Rugby centre

A rugby centre needs good handling and running skills to carry out the team plans. Ready for anything. What to expect if you make this your position.


There are two 'centre' positions in the group of 7 'backs'

Centres are positioned 'outside' the flyhalf, providing a link to the wings.

Assuming the scrum is towards the left touchline, the centres and wings fit into the player positioning on the field like this...

Diagram shows the three-quarters in relation to a scrum The three-quarters in relation to a scrum

If the scrum was towards the right side of the field the backs would line out the opposite way to this image.

If the scrum was near the centre of the field the team may choose to have one centre either side of the scrum.

The way the backs line up tends to be dictated by the side putting the ball into the scrum (or the lineout).

It is usually the 'putting-in' side which will get the ball so the other side attempts to be prepared to defend by matching their line-up.

Centre physiques vary. Of the backs they tend to be the bigger, stockier players - but they really can be anything.

The two centres in a team tend to specialise

  • one as the inside centre closer to the fly-half..

  • one as the outside centre, further from the fly-half - 'outside' the inside centre

The inside centre (called 2nd five-eighth in New Zealand) sometimes plays a similar role to that of the fly-half (sharing the load).

You run at the opposition, making breaks if possible or pass the ball quickly to faster outside players if warranted.

The stronger you are in these areas the better

  • Speed and good acceleration

  • Vision for seeing all the options and a good rugby brain for knowing what those options are

  • Agility and elusiveness, those flankers are coming for you as hard and as fast as they can, not forgetting your opposition centre!


  • Ability to handle the ball well under pressure

  • Kicking ability, grubber kicks and chip kicks

  • Strength and bulk for barging through the opposition and playing a strong part when you are defending

At scrum time

As a centre you are well away from scrums, simply occupying territory and waiting to see what happens.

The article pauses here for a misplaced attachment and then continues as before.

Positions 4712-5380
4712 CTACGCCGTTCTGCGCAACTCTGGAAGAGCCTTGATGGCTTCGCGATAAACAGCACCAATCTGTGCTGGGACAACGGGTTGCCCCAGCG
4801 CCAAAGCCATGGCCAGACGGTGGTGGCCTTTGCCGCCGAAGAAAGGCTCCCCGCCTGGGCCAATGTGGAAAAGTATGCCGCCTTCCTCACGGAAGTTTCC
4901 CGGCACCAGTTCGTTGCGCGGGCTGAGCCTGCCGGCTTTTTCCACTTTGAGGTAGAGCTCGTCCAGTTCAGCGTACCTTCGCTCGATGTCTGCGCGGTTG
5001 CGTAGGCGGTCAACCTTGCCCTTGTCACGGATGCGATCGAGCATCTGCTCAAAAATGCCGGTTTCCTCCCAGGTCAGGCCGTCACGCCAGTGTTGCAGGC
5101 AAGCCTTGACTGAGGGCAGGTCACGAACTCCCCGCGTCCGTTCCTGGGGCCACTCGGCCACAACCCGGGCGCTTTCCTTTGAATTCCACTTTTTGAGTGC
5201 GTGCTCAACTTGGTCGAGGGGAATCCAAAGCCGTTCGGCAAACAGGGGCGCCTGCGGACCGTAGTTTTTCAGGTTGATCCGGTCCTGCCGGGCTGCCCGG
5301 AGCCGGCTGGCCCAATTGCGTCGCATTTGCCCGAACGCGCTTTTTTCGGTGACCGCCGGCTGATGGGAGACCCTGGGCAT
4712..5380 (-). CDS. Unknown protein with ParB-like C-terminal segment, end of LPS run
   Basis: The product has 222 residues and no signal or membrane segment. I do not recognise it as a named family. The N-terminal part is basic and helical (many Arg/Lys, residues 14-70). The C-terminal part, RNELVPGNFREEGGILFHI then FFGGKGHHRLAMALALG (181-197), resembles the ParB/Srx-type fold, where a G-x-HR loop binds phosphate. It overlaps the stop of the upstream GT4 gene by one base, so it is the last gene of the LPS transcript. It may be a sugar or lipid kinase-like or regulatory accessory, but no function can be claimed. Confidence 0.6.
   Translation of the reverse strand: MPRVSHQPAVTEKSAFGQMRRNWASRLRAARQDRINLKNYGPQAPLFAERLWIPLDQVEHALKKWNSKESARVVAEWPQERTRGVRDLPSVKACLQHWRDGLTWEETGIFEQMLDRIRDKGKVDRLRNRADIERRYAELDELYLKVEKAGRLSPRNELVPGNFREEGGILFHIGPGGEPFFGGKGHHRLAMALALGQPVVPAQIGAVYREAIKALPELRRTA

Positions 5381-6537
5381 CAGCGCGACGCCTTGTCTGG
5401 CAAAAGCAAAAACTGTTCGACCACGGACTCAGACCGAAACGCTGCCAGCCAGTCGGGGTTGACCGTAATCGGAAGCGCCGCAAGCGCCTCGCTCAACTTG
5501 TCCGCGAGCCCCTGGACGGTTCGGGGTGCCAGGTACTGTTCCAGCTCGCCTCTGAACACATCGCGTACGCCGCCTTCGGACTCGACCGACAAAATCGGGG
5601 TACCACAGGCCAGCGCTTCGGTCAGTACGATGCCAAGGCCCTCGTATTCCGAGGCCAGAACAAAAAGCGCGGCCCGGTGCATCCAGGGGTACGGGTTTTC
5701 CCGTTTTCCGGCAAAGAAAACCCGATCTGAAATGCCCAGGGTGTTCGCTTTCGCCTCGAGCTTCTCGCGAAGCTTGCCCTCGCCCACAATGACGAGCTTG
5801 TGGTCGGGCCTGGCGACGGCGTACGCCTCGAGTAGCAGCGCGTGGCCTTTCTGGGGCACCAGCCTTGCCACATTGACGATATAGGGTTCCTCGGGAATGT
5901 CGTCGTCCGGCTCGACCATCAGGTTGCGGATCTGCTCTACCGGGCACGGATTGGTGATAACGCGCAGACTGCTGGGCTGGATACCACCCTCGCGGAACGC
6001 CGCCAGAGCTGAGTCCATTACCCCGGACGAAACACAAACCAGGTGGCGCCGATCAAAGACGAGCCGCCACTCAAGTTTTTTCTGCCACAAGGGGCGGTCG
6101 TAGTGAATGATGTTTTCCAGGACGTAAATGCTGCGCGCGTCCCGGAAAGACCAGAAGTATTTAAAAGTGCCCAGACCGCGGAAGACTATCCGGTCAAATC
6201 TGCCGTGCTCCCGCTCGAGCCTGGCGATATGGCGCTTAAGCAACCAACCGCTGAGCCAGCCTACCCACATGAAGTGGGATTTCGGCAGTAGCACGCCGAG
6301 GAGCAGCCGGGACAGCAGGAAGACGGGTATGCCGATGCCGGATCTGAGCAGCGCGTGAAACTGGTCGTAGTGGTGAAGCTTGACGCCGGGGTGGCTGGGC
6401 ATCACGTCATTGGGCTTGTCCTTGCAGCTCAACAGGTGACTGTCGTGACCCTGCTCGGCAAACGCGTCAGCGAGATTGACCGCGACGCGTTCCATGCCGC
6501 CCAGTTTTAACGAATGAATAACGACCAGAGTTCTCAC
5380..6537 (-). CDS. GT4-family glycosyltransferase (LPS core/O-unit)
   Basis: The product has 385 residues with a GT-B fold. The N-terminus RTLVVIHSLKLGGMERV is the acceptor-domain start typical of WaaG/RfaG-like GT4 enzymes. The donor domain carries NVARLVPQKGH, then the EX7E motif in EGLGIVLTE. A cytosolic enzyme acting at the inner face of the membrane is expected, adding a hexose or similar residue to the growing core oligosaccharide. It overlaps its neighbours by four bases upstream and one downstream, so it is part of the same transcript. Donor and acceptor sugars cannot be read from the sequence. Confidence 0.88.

If your team gets the ball you attack. If their team gets it you defend.

The decisions the scrum half and flyhalf make greatly affect how the centres are involved in the game.

When they kick

  • you chase try and regain possession

  • or contain the opposition player who gathers the ball

When they pass, you are involved

  • you catch and take the ball through a gap

  • or attempt to run over or through the opposition

  • or pass cleverly (quickly or delayed) to create space for the players outside you

Sometimes the half-backs run gain ground

so you position yourself in support in such a way as to give them options about how to continue.

If you are a rugby centre and defending

  • you must tackle your opposite number

  • believe in the abilty of the players on either side of you and stay in position to tackle your own player

  • only when absolutely essential tackle someone else.

At line-out time

Like the scrum, you are waiting to see what happens, then attack or defend as appropriate.

What thehalf-backs do determines how you are involved in play.

Assuming you practice sufficiently and well you will be able to succeed with any planned moves or deal well with anything else that happens.

In general play

Centres tend to be elusive, skillful, hard tackling, tactically aware players.

When you are at centre what you do depends on actions taken by the half-backs.

Depending on circumstance you must be ready for any of the following

  • getting over the advantage line as quickly as possible
  • being elusive while running
  • chasing all types of kicks

  • chip kicks which you chase and regather
  • 'up-and-unders' you charge on to
  • grubber kicks to dive onto behind the goal-line

  • to recieve the ball and pass to faster moving players in better positions
  • to deal with cut out passes which create overlaps
  • for moves called to confuse the opposition

  • for dummies from the ball carrier
  • for passes back inside - either ones you make or ones sent in your direction

As a rugby centre you have plenty of opportunity to vary the options you take for passing, kicking and running.

By mixing up the options you take you create uncertainty in the opposition defence which makes it easier to succeed with planned moves.

And remember, do enough good practice so you`ll be the best sidestepper you can be!

Player sizes contains information about centres.

Jamie Roberts is a big centre but size didn`t matter here.
This Lions try came from a well planned move.

Famous centres include...

Brian O'Driscoll
Jason Little
Tim Horan
Jeremy Guscott
Ray Gravell
Tana Umaga
Frank Bunce